EU leaders point finger at Russia in nerve agent attack

In addition to formal statement, leaders agree to recall EU ambassador from Moscow for consultations.

EU leaders agreed late Thursday to recall their ambassador from Moscow for consultations following the European Council’s formal declaration that it was “highly likely” Russia was behind a recent nerve agent attack in the U.K., EU diplomats said.

In their formal summit conclusions, EU leaders said there was “no plausible alternative explanation” to Russia’s responsibility for the attempted assassination of former Russian double-agent Sergei Skripal.

The new wording is a victory for U.K. Prime Minister Theresa May’s government. It marks a toughening of the EU’s position from earlier this week, which stated just that the bloc was taking “extremely seriously” Britain’s assessment that Russia was to blame. The tougher language signals that further measures against Moscow are likely to follow from European allies.

Speaking as she left the summit in the early hours of Friday morning, May said: “I welcome the fact that the EU Council agree with the U.K. government’s assessment that it is highly likely that Russia was responsible for the attempted murder … This is about us standing together to uphold our values against the Russian threat.”

Skripal, and his daughter, Yulia, remain hospitalized after being critically injured in the attack. The attempted assassination has so infuriated EU leaders that their discussion about Russia continued even after they reached agreement on the text of their formal conclusion.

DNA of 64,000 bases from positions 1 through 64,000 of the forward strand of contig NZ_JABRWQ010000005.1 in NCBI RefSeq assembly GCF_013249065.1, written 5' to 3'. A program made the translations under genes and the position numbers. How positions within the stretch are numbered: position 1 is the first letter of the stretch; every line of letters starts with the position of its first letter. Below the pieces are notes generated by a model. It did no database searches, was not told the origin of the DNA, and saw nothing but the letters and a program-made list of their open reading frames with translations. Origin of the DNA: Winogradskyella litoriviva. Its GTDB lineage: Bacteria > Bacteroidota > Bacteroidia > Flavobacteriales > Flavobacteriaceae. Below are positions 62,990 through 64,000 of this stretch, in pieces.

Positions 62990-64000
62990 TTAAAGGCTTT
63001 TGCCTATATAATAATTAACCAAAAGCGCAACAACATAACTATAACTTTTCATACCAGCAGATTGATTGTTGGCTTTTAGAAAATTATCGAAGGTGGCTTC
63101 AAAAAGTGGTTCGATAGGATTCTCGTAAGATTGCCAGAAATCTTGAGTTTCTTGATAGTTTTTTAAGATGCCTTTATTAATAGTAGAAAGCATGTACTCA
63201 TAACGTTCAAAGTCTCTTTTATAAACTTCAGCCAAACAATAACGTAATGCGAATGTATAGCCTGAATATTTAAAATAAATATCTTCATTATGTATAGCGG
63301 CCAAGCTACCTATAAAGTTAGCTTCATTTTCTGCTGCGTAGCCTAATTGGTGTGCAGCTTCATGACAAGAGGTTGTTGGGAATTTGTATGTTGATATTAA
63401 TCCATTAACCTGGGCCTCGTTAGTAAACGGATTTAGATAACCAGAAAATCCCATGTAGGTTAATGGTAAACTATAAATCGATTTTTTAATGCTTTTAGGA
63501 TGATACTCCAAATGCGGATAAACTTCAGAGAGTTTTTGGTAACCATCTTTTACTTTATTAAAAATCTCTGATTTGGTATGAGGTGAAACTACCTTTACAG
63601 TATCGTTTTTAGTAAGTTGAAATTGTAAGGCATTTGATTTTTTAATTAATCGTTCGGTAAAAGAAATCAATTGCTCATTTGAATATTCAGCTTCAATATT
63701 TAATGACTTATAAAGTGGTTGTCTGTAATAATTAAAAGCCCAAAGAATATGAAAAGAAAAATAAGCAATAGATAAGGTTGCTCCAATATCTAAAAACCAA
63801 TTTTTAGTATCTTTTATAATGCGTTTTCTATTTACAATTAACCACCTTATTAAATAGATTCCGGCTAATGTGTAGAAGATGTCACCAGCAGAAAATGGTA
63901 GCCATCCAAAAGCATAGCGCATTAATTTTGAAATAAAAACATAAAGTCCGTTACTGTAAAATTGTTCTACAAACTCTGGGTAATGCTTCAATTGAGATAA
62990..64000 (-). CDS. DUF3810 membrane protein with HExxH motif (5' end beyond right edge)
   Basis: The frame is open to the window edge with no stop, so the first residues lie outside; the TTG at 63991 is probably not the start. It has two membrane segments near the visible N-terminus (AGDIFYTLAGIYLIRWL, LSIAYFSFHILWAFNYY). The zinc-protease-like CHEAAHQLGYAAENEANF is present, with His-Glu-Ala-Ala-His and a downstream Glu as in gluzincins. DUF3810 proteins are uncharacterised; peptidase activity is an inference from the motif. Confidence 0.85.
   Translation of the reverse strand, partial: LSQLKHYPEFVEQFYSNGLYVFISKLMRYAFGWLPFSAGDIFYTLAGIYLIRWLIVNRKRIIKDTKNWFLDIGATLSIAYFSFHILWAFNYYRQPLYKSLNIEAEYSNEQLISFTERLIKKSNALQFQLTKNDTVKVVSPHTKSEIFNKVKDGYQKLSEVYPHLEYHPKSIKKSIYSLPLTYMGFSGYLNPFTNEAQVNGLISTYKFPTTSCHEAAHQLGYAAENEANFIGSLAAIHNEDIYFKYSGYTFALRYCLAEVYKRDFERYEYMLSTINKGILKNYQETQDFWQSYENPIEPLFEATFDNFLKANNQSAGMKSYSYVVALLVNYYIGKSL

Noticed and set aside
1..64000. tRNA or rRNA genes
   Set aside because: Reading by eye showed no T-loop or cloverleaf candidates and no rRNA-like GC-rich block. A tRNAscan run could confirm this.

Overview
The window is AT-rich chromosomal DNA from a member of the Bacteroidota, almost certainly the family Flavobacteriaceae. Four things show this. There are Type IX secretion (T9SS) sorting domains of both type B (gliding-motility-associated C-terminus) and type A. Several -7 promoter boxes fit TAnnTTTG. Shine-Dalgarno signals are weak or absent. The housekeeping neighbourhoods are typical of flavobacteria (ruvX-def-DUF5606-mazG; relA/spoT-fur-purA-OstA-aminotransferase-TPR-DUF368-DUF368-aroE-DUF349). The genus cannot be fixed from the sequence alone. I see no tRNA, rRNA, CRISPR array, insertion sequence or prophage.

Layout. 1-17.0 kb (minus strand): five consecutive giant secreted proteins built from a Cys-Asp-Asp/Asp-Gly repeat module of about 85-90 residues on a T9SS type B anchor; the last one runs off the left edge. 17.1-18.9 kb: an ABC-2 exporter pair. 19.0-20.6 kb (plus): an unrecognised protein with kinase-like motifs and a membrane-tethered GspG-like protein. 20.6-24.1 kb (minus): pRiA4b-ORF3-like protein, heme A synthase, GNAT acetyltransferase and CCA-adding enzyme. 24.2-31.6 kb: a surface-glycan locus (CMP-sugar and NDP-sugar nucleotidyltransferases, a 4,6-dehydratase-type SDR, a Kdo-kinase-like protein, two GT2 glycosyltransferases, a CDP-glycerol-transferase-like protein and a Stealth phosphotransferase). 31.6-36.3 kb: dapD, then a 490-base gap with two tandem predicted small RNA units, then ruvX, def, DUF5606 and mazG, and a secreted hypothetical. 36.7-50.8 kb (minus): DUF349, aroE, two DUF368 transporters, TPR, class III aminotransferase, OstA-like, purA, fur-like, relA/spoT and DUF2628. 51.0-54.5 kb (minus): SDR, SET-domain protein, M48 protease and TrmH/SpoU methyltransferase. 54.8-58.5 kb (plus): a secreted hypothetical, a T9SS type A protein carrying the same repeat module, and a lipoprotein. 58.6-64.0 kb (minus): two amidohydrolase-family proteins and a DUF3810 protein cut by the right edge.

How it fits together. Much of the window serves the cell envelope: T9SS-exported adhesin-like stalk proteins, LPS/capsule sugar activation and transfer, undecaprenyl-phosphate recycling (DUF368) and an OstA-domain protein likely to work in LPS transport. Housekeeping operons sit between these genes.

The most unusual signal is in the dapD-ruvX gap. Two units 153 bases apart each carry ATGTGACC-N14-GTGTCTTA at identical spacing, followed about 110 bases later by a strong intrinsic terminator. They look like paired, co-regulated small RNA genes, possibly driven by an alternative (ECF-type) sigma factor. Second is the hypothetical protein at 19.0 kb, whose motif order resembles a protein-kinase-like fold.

In that subsequent discussion, which continued nearly until midnight, leaders of several EU countries said they would consider ejecting Russian diplomats or withdrawing their own national diplomats from Russia — as a clear sign of solidarity with the U.K.

Senior Russian diplomats have also suggested that Britain itself could be responsible for the attack.

May ordered the expulsion of 23 Russian diplomats in retaliation for the nerve agent attack, after Russia scornfully brushed aside her demand for an explanation. May had given Moscow 24 hours to explain how the Soviet-made nerve agent, called Novichok, had come to be used in an attack on British soil.

Russia has vehemently denied any involvement in the attack, and accused the U.K. of violating international law by not providing the Russian government with samples of the nerve agent and full information about the ongoing investigation. Senior Russian diplomats have also suggested that Britain itself could be responsible for the attack.

Tass, the Russian news agency, in reporting the Council’s accusations, said that May had expelled the Russian diplomats “without showing any evidence.”

British officials have cited advanced laboratory analysis in asserting that the nerve agent used in the attack was part of a family of chemical weapons developed by the Soviet Union. The U.K. has also noted a pattern of previous state-directed assassinations by Russia in reaching its conclusion, and past threats against Skripal, who had been convicted and jailed for betraying Russia but was released as part of a spy exchange.

Jack Blanchard contributed to this report.

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